A STICK SHIFT AS AN ANTI-THIEF DEVICE
This article is from our archives and has not been updated and integrated with our "new" site yet... Even so, it's still awesome - so keep reading!
Published on Sat, Jul 23, 2011
By: The LACar Editorial Staff
BACK SEAT DRIVING—Did you know that a manual transmission can serve as an anti-theft device for your car? There once was a time when most American drivers knew how to use a stick shift. Not anymore. Today, the vast majority have very little experience driving a car with a manual transmission. The same goes for today’s amateur auto thieves evidently. Two consecutive events were recently reported where thieves abandoned the vehicles after having difficulty with the stick shift. In the first incident, a 16-year old teen was leaving the Pancho Villa Restaurant in Frederickburg, Virginia, and approaching his father’s car when a 21-year-old man demanded that the teen drive him somewhere. When the teen replied that he didn’t know how to drive a stick, “the man punched the boy in the head at some point, then ordered him into the passenger's seat and threatened to shoot him if he tried to run,” reported Keith Epps of the Freelance-Star. Loc got into the driver's seat and tried to leave in the car but was also unable to drive a stick shift.” The man abandoned the vehicle, but was subsequently arrested. “Police weren't immediately able to find the man, but he was spotted inside an IHOP restaurant about 40 minutes later by Deputy Kurt McBride,” said Epps. “Travis Allen Honore, whose last known address was in Woodbridge, was charged in Stafford with carjacking, robbery, abduction, driving on a suspended license, driving while intoxicated and assault and battery,” reports Epps. “He was placed in the Rappahannock Regional Jail under no bond.”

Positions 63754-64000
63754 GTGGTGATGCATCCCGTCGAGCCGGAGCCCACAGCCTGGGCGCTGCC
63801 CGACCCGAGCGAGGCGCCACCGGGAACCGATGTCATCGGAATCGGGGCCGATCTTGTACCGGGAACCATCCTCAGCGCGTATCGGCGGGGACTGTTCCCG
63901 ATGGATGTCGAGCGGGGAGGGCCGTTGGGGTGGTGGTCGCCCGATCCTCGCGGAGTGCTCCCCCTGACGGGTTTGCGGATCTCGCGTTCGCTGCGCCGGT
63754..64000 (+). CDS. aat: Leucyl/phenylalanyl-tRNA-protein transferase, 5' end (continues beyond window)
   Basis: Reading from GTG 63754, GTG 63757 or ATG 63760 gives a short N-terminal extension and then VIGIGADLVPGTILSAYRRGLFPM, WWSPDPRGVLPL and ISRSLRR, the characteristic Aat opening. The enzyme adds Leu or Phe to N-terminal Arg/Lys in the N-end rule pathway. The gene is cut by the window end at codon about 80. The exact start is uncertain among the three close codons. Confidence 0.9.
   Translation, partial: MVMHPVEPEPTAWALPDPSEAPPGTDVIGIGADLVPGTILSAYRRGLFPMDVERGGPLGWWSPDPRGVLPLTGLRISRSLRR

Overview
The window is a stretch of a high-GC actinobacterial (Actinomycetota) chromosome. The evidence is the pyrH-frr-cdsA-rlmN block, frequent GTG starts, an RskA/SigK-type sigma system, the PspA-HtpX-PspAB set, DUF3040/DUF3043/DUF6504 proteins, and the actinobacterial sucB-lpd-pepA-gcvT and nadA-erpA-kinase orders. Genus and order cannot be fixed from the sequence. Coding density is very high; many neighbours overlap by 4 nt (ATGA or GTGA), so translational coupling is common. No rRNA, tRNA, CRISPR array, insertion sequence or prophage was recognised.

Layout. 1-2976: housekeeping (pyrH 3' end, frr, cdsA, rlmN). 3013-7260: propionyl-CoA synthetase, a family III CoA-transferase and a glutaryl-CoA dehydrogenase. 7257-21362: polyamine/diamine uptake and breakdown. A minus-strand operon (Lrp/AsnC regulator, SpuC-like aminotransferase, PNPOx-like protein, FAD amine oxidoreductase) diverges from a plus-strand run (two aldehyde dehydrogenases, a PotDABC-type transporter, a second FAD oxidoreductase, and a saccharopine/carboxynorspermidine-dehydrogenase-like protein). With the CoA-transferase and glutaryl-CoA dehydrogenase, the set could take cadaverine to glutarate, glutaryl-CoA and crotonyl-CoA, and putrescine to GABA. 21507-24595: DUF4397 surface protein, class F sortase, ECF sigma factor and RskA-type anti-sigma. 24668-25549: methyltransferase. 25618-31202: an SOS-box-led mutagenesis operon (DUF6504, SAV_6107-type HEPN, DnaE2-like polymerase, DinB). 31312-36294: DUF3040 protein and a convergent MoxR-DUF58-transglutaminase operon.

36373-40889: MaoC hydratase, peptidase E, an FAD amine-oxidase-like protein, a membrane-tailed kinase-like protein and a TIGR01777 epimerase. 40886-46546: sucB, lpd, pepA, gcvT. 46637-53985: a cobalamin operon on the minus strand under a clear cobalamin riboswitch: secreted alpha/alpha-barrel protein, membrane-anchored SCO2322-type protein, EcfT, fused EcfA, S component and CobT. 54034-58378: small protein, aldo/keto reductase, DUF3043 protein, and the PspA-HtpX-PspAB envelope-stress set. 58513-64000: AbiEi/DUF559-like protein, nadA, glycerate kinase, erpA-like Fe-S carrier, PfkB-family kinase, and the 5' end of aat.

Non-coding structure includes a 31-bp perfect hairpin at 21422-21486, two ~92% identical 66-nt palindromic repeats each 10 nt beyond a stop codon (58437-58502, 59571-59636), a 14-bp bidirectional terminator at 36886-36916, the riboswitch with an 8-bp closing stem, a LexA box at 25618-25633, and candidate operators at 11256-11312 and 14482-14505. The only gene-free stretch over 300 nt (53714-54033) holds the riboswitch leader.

In the second incident, a man in Milwaukee, Wisconsin stole a stick shift-equipped Cadillac CTS-V from Reina Imports. “Employees from the dealer chased the man and he drove into a nearby parking lot to get away, but couldn't probably maneuver the car,” reported Nick Bohr of WISN. “Witnesses told 12 News it appeared the thief couldn't drive a stick shift, because he was driving slow, and they said they could hear the gears grinding.” WISN reported that Brookfield and Butler police subsequently arrived at the scene, and took the man into custody after a brief struggle. Late night TV host Jimmy Fallon commented on the last incident: “When he goes to the penitentiary, I’m sure he’ll receive plenty of schooling about 'stick shifts'.” - Roy Nakano For more on the Fredericksburg incident, click here. For more on the Milwaukee incident, click here.